The two ways of not falling fowl of the HMRC occupancy conditions for a holiday let are:

  • the averaging election on your holiday let
  • period of grace election election for your holiday home

Holiday lets occupancy elections (FHL)

The two ways that a property investor may still meet the HMRC qualifying criteria for their furnished holiday let despite not letting the property for sufficient number of bed nights are through utilising the following elections:

Averaging election on a holiday let

This only applies where you let more than one holiday let properties and is particularly useful where you might have a high level of occupancy in one property but are struggling in the early days to achieve the occupancy in the holiday let in the new property.

In simple terms it means that you can add up the occupancy for each of your holiday lets and then providing the average qualifying occupancy is above the 105 day threshold all of the properties retain their qualifying status.  So for instance, I have a luxury holiday apartment in Bakewell that let’s incredibly well with occupancy levels of 300 days per annum.  My new Penthouse Apartment in Nottingham is less popular for various reasons but let’s say for 50 nights making a total of 350 bed nights or an average of 175 nights for each holiday let property.  In doing this both properties still qualify as furnished holiday lets (FHL).  The more holiday lets you own the more you have to average out over.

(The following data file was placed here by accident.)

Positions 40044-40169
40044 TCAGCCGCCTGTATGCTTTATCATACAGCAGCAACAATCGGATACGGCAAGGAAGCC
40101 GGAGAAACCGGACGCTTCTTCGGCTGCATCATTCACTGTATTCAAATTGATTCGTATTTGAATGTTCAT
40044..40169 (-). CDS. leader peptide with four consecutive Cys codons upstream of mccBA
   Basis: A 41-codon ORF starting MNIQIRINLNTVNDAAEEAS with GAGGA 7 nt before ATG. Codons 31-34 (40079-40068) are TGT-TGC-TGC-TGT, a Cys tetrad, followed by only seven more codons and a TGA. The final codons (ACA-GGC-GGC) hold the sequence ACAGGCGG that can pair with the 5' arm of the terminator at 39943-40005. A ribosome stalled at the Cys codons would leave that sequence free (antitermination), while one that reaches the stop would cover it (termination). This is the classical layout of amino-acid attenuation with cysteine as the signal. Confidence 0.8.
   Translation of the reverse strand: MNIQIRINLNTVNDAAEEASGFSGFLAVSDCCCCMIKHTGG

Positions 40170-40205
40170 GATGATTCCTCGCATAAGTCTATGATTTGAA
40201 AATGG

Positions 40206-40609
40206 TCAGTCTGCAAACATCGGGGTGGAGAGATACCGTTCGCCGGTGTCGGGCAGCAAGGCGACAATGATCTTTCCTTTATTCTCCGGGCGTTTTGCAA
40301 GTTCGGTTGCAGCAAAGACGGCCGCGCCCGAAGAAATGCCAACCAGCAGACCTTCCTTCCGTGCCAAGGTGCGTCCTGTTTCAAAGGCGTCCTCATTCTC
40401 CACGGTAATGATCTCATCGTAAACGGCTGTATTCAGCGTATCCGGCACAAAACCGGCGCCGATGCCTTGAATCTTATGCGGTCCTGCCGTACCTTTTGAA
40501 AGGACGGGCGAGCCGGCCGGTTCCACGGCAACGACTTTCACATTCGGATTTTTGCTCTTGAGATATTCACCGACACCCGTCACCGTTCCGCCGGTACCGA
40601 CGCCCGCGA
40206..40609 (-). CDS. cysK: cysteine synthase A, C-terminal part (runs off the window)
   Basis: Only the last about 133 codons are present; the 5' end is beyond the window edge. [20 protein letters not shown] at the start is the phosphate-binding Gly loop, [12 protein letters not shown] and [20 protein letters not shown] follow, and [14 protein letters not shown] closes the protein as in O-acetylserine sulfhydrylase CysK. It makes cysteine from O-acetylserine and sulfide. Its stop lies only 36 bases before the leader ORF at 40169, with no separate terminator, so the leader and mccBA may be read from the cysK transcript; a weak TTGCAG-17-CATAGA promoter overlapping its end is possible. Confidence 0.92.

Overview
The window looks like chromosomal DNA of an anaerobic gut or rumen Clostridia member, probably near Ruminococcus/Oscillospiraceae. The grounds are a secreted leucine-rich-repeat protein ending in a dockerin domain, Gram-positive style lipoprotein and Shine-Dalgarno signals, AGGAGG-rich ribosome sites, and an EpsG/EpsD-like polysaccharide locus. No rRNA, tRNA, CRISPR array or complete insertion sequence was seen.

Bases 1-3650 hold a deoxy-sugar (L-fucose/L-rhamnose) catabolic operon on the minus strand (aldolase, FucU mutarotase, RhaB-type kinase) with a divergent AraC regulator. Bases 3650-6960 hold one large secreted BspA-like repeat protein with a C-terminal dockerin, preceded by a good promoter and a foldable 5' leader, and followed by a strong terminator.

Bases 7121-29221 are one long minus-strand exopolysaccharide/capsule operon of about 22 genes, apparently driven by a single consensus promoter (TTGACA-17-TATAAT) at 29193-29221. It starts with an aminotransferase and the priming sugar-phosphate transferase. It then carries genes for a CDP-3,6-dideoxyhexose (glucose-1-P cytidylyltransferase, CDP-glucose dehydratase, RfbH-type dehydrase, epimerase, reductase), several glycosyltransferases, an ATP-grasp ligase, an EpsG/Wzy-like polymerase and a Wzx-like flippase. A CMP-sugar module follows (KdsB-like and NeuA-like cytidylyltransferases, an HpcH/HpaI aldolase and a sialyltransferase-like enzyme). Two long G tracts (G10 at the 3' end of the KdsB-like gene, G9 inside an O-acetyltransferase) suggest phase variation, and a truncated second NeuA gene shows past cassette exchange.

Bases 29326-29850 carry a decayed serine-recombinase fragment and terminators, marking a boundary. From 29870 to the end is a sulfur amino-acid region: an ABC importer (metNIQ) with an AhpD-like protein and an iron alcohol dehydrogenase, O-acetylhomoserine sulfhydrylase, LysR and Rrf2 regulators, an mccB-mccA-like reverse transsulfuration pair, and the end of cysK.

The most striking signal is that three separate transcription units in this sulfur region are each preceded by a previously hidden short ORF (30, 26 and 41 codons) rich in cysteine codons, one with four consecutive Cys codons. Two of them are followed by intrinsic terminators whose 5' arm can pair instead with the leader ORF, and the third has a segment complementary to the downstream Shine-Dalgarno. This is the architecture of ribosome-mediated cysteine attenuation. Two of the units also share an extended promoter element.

Period of grace election

In the early days of letting out a holiday let to guests there will be many things that you will not know about the business of holiday lettings.  It is therefore likely that you may not reach the required target of letting out your property for the required 105 nights in the year.  HMRC recognises this and where you can demonstrate that :

you had a genuine intention to let the property in the year. For example, where you have marketed a property to the same or a greater level than in successful years, or where the lettings are cancelled due to unforeseen circumstances, including extreme adverse weather.

The period of grace election can work for up to 2 consecutive years and can also be used with the averaging election referred to above.

The period of grace election can be made through the Self Assessment UK property pages and is made retrospectively.

What happens if the property stops being a FHL?

In the situation where your property no longer meets the qualifying criteria of being a furnished holiday let because:

  • the holiday let is sold
  • the holiday let is used for private occupation
  • the occupancy criteria previously set out are not met

The special tax treatment for the holiday let as a business no longer applies to your property and you will have to aportion the revenue and tax charges accordingly for the relevant tax period.

To find out what are the considerable tax benefits of renting out a furnished holiday let have a look at our FREE holiday let tax guide.